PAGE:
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Life cycle expression of inbreeding depression in Eucalyptus regnans and intergenerational stability of its mixed mating system

Citation

Griffin, AR and Potts, BM and Vaillancourt, RE and Bell, JC, Life cycle expression of inbreeding depression in Eucalyptus regnans and intergenerational stability of its mixed mating system, Annals of Botany, 124, (1) pp. 179-187. ISSN 0305-7364 (2019) [Refereed Article]

Copyright Statement

Copyright 2019 the authors

DOI: doi:10.1093/aob/mcz059

Abstract

Background and Aims: Many plants exhibit a mixed mating system. Published models suggest that this might be an evolutionarily stable rather than a transitional state despite the presence of inbreeding depression, but there is little empirical evidence. Through field experimentation, we studied the role of inbreeding depression in eliminating inbred progeny from the reproductive cohort of the forest tree Eucalyptus regnans, and demonstrate a stable mixed primary mating system over two successive generations.

Methods: Two field experiments were conducted using seed from natural populations. We sowed open-pollinated seeds to simulate a natural regeneration event and determined isozyme genotypes of dominant and suppressed individuals over 10 years. We also planted a mixture of open-pollinated, outcross and selfed families with common maternal parentage; monitored survival of cross types over 29 years; and determined the percentage of outcrosses in open-pollinated seed from a sample of reproductively mature trees using microsatellite analysis.

Key Results: Both experiments demonstrated progressive competitive elimination of inbred plants. By 29 years, the reproductive cohort in the planted experiment consisted only of outcrosses which produced seed which averaged 66 % outcrosses, similar to the estimate for the parental natural population (74 %).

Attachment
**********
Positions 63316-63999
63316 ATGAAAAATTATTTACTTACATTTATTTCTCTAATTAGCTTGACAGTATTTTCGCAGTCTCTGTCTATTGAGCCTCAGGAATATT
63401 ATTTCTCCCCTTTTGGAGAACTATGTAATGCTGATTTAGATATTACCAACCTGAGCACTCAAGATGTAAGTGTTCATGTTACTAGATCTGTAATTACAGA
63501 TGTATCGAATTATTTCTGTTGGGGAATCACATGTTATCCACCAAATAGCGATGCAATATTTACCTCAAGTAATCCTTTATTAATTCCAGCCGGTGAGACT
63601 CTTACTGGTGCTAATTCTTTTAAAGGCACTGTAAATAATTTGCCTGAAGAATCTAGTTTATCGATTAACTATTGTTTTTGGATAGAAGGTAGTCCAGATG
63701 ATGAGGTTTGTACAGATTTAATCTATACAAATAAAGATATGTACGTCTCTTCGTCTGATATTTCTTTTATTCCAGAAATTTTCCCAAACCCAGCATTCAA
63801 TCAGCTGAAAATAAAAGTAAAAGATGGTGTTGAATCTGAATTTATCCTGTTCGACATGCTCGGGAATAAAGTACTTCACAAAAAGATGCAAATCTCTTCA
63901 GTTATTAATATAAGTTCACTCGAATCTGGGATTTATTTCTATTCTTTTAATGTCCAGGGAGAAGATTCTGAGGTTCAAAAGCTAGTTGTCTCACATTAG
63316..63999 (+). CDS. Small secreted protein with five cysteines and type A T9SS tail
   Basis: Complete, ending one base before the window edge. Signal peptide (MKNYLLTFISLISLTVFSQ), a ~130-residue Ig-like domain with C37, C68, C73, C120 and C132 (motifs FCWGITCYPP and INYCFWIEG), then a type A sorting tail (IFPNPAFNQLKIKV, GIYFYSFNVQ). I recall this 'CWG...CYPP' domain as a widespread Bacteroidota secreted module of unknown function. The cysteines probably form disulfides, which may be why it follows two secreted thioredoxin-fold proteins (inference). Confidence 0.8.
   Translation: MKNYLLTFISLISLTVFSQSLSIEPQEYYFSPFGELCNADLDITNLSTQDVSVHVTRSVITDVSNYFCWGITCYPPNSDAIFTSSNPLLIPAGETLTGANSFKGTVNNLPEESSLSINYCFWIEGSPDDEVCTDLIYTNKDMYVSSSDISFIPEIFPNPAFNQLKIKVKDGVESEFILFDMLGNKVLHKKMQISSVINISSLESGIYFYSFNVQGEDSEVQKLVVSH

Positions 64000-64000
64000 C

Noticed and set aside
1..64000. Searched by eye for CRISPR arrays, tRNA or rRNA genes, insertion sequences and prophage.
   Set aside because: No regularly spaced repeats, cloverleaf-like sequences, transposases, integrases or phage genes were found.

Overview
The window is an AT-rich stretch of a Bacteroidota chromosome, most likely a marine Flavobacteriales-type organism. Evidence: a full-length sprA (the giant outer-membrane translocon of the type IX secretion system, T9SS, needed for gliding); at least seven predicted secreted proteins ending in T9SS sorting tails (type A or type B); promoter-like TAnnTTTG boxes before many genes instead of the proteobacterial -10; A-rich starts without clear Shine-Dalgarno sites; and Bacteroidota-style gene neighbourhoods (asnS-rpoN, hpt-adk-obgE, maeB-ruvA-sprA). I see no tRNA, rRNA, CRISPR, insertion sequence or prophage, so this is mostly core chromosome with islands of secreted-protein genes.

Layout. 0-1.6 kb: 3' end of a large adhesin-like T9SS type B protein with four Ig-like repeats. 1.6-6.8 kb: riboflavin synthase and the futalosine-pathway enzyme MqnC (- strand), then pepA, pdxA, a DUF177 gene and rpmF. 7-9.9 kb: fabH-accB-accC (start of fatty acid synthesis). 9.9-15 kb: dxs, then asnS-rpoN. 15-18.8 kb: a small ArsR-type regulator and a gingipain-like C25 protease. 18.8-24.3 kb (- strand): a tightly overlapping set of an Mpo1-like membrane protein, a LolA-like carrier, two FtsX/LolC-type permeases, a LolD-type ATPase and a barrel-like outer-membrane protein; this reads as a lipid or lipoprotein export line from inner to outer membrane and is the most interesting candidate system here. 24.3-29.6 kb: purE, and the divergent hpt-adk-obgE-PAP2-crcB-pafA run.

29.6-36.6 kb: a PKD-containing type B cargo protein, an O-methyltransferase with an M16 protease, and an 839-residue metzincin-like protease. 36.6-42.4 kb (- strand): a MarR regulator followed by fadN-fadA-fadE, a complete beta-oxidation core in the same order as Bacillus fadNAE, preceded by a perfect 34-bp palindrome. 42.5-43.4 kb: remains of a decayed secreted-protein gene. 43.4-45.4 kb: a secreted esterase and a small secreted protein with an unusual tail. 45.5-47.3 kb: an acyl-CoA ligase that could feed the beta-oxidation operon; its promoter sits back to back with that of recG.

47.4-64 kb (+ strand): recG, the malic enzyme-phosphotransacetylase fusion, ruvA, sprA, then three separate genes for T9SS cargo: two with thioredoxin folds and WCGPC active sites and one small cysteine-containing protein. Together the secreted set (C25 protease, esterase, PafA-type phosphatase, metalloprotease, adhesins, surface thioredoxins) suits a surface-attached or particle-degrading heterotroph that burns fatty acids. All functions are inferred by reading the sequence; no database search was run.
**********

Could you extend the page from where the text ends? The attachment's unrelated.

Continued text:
Conclusions: Selective elimination of inbred genotypes during the intense intra-specific competition characteristic of the pre-reproductive phase of the life cycle of E. regnans results in a fully outcrossed reproductive population, in which self-fertility is comparable with that of its parental generation. The mixed mating system may be viewed as an unavoidable consequence of the speciesí reproductive ecology, which includes the demonstrated effects of inbreeding depression, rather than a strategy which is actively favoured by natural selection.

Item Details

Item Type:Refereed Article
Keywords:Eucalyptus regnans, forest trees, inbreeding, mixed mating, outcrossing rate, demography, genetic structure
Research Division:Biological Sciences
Research Group:Genetics
Research Field:Population, Ecological and Evolutionary Genetics
Objective Division:Plant Production and Plant Primary Products
Objective Group:Forestry
Objective Field:Native Forests
UTAS Author:Griffin, AR (Professor Rod Griffin)
UTAS Author:Potts, BM (Professor Brad Potts)
UTAS Author:Vaillancourt, RE (Professor Rene Vaillancourt)
ID Code:134309
Year Published:2019
Deposited By:Plant Science
Deposited On:2019-08-07
Last Modified:2019-10-30
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